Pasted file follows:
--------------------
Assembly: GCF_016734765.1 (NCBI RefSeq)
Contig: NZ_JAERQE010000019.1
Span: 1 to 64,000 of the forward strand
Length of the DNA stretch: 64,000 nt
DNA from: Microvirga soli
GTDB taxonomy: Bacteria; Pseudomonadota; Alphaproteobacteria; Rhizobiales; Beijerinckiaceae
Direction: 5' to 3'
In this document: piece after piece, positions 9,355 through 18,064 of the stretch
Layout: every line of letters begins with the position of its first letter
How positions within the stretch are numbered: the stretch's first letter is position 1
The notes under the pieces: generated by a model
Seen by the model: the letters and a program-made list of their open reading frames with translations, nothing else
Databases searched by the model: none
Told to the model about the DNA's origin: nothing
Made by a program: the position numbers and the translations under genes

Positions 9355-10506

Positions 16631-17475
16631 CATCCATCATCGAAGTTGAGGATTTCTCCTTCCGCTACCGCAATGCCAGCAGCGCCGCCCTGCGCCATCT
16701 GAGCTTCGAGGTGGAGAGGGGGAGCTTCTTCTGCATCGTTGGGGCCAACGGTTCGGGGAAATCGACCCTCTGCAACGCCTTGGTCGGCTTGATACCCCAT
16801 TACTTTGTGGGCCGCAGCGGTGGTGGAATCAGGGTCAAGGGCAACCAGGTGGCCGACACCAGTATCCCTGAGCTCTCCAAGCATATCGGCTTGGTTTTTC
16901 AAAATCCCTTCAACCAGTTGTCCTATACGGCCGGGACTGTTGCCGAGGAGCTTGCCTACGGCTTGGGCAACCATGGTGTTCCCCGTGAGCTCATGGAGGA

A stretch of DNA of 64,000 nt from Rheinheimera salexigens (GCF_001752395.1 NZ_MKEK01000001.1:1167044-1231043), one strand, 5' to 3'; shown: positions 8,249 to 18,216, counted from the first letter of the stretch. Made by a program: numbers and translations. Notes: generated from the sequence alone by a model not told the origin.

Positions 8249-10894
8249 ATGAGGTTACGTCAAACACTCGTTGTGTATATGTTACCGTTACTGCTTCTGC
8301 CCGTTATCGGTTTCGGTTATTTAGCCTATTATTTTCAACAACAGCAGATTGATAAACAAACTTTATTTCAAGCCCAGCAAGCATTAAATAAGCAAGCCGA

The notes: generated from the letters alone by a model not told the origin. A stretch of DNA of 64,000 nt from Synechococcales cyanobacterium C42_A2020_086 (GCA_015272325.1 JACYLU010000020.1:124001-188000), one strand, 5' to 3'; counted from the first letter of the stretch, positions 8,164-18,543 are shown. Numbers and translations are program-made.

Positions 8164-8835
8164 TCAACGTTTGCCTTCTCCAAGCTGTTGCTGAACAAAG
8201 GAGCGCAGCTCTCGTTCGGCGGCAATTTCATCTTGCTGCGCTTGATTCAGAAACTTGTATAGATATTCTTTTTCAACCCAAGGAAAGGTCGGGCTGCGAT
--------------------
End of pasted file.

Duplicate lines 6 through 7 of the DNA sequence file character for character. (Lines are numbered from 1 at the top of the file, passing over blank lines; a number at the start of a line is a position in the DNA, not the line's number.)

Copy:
GTDB taxonomy: Bacteria; Pseudomonadota; Alphaproteobacteria; Rhizobiales; Beijerinckiaceae
Direction: 5' to 3'